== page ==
What makes an effective cover letter? Do I still need one? Many online applications for jobs don’t require a cover letter any longer like they used to. And I’m sure you are thinking, “Great, one less thing I have to do to apply for this job!” But are you really doing yourself a favor by not taking the extra minute or two to upload some sort of introductory message?
While unemployment remains low, that doesn’t necessarily mean there isn’t much competition for jobs, especially with the top employers in your area. Simply taking the time to upload that cover letter can pay off big time, separating yourself from the competition.
First off, there isn’t really a right or wrong way to write a cover letter. Different jobs require different cover letters. Applying to be CEO of a software company is different than applying for a job as a dog groomer. So what exactly should your cover letter include?
Effective Cover Letter Elements
- A story relating to why you are a good fit for the job you are applying for.
- What makes up your background, whether at a job, home, or otherwise.
- What is your unique selling proposition?
- If you have a lot of experience in the industry, a description of why you’re passionate about this industry, what makes you tick?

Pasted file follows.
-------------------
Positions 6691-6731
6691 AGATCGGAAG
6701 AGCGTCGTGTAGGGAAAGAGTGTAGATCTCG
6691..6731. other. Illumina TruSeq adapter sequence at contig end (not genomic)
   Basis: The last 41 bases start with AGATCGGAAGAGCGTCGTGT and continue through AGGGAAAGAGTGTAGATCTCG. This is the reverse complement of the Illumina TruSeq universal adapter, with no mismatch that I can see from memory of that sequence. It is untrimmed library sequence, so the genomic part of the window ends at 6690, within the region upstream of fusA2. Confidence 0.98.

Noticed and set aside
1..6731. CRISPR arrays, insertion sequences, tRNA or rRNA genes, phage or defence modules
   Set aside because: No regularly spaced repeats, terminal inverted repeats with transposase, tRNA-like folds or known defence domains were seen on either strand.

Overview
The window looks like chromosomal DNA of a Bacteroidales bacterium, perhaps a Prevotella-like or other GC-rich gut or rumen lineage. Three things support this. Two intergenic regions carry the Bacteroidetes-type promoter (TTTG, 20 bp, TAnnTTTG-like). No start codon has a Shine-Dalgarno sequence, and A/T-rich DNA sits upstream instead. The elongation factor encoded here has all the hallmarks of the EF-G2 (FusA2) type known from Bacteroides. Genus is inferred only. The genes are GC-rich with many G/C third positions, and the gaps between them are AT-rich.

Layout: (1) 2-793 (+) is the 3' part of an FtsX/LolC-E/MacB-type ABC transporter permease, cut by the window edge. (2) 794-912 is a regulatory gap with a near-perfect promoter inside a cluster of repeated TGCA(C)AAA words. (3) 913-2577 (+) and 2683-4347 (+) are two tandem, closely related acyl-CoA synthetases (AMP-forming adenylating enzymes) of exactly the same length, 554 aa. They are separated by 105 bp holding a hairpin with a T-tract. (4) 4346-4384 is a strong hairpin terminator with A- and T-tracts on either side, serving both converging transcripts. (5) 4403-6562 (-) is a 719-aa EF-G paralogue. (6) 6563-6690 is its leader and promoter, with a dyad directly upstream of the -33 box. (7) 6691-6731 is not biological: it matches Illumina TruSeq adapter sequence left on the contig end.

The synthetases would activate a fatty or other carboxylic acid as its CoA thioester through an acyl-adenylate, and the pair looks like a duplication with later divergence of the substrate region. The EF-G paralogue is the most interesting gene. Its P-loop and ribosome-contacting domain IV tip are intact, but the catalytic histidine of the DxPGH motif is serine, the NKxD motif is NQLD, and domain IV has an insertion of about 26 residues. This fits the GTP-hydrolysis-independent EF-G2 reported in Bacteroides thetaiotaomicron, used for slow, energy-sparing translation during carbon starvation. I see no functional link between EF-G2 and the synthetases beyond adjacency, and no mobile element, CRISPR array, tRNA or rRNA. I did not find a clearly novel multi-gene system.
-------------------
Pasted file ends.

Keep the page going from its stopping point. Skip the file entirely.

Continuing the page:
- If you are switching careers, what transferable skills do you possess that would correlate to this new position?
- Your career objective, if applicable.
It’s important to remember that while your resume may get a brief look, your cover letter is where you can really stand out. You have the opportunity to engage a reader and move your application to the top of the stack. Having an engaging opening paragraph that captures the attention of the reader is a great place to start. Think about a book that you have read in the past that you couldn’t put down. Why did it keep you engaged? Was is descriptive? Was it clear what was happening and what the goal was? You can do the same thing in a great cover letter!
A Cover Letter is an Elevator Pitch
In a lot of ways, your cover letter can basically be your elevator pitch. If you had one minute to talk with the CEO of your dream company about working for them, what would you say? How would you sell this CEO on your skills and abilities to help their company grow?
How to Address Your Message
You should do everything in your power to address the message to an actual person. “To whom it may concern” is very generic and vague. use LinkedIn, Facebook, Twitter, whatever means possible to collect a name that you can address your letter to. Most executives, hiring managers, and human resources staff are engaged in social media to attract talent. Finding someone to address the letter to is easier than ever. If you can’t, use a typical greeting: “Hello, my name is…”, then follow the steps above.
There isn’t a right or wrong way to write your cover letter (other than using proper spelling and punctuation.) Understanding that a person reading it will likely have a large say in whether you make it past initial job screenings for a position is huge. A cover letter is still a simple way to make yourself stand out and will help your chances of securing an interview.
Need help with the next step? Learn about interview tips and tricks.